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Horseshoes for Good Luck


Have you ever heard the old wives tale about hanging a horseshoe above your door for good luck? And have you ever wondered this superstition came to be? Like most folklore, the lucky horseshoe has fascinating legends surrounding it.

As a kid, I remember a horseshoe hanging above my grandmother's door. I was told it was for good luck and just left it at that. She was originally from Kentucky of German descent, and in fact, this tradition is said to originate from Europe. Horseshoes were hung over doorways for magical protection from the evil eye and to bring luck to the household. This practice became well known throughout Europe, North and South America, the Middle East—virtually anywhere you could find worn-out horseshoes.

One theory is that iron was so revered at one time because of its strength that it took on almost mythical importance to people. The same could be said of horses. They were very valuable and keeping their hooves maintained meant protecting livelihoods and means of transportation.

As the value of keeping the hooves protected became realized, the profession of blacksmithing was held in high esteem. One legend has it that an English blacksmith named Dunstan, who would later become Archbishop of Canterbury, was tempted one night by the devil disguised as a lovely woman. But Dunstan spotted his cloven hoof, overcame the devil and nailed a horseshoe to his foot. The devil cried for release to which Dunstan agreed but only on the condition that the devil would not enter a home where a horseshoe was hung. Dunstan became the patron saint of blacksmiths.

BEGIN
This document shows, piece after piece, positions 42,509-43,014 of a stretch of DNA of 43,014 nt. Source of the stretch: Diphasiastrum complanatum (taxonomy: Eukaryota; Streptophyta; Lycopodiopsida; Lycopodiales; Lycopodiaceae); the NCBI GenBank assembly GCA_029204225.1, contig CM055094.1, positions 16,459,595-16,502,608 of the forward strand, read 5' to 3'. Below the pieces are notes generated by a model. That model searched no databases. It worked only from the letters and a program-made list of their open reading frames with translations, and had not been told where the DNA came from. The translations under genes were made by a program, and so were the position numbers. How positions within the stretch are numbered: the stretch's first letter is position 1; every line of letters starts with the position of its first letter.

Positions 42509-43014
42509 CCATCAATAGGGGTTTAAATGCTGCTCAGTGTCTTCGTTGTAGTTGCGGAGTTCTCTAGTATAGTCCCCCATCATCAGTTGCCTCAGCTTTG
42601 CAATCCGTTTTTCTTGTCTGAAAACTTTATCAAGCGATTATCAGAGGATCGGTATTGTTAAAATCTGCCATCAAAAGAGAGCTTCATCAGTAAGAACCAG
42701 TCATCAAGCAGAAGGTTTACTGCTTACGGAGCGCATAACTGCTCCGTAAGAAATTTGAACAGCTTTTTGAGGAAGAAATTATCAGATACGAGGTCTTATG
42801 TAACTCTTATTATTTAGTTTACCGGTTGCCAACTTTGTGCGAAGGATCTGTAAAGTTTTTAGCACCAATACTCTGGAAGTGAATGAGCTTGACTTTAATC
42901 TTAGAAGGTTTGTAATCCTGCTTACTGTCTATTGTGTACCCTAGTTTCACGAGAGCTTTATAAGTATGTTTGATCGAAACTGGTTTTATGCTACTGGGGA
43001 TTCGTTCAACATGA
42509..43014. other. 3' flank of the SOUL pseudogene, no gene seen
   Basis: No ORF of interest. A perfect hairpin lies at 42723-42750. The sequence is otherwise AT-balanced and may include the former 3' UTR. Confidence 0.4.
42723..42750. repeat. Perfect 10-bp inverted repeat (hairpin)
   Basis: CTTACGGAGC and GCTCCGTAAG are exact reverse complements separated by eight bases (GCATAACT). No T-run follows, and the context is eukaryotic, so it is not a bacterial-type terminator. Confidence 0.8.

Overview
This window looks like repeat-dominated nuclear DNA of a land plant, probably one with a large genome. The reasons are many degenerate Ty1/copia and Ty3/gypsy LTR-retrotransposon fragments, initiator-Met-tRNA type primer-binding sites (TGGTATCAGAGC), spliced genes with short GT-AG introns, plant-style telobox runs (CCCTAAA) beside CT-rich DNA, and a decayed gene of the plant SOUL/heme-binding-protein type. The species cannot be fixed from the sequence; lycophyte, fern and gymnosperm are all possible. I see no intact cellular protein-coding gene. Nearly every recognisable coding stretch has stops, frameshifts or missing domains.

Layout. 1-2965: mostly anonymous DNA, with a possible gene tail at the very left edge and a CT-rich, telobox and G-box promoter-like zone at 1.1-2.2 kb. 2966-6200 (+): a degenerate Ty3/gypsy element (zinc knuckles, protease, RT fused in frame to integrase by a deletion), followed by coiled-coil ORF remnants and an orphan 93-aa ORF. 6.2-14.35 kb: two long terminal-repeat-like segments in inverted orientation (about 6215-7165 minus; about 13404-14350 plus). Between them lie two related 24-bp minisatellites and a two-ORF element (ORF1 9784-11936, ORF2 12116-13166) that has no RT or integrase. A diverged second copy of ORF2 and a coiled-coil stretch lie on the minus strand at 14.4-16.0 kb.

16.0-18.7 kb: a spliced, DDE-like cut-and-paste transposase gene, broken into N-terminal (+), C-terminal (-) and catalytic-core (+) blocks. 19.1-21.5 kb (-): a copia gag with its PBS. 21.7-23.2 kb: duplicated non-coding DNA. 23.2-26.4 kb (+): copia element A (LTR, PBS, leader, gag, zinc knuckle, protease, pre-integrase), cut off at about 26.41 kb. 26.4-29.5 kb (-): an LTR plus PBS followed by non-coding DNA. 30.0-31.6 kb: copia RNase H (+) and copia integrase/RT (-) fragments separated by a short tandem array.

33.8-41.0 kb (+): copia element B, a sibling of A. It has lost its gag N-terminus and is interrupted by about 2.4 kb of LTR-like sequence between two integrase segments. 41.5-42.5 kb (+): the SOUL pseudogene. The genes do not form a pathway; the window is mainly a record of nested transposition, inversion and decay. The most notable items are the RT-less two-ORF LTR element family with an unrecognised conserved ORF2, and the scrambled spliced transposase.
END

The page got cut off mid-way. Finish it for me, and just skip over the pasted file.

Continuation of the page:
All this talk about origins begs the question—do you hang the horseshoe with the opening facing up or down? Different regions developed their own traditions regarding this. The Irish and English commonly hung it up to catch the blessings from heaven. However, those of German descent hung it downward as it was believed that luck would then flow down into the house. Whatever way you prefer, if you have a horseshoe over your door, you're taking part in a time-honored tradition of welcoming good luck and blessings into your home.

Sources consulted:
  • How Did Horseshoes Get so Lucky? HorseChannel.com, March, 19, 2008.

  • Yronwode, Catherine. The Horseshoe. Luckymojo.com, 1995-2013. http://www.luckymojo.com/horseshoe.html
Find lucky horseshoe items like this at Amazon.com:
Horseshoe Lotto Scratcher Coin Keychain
Real Horseshoe Full Size - New

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Content copyright © 2014 by Trish Deneen. All rights reserved.
This content was written by Trish Deneen. If you wish to use this content in any manner, you need written permission. Contact Trish Deneen for details.

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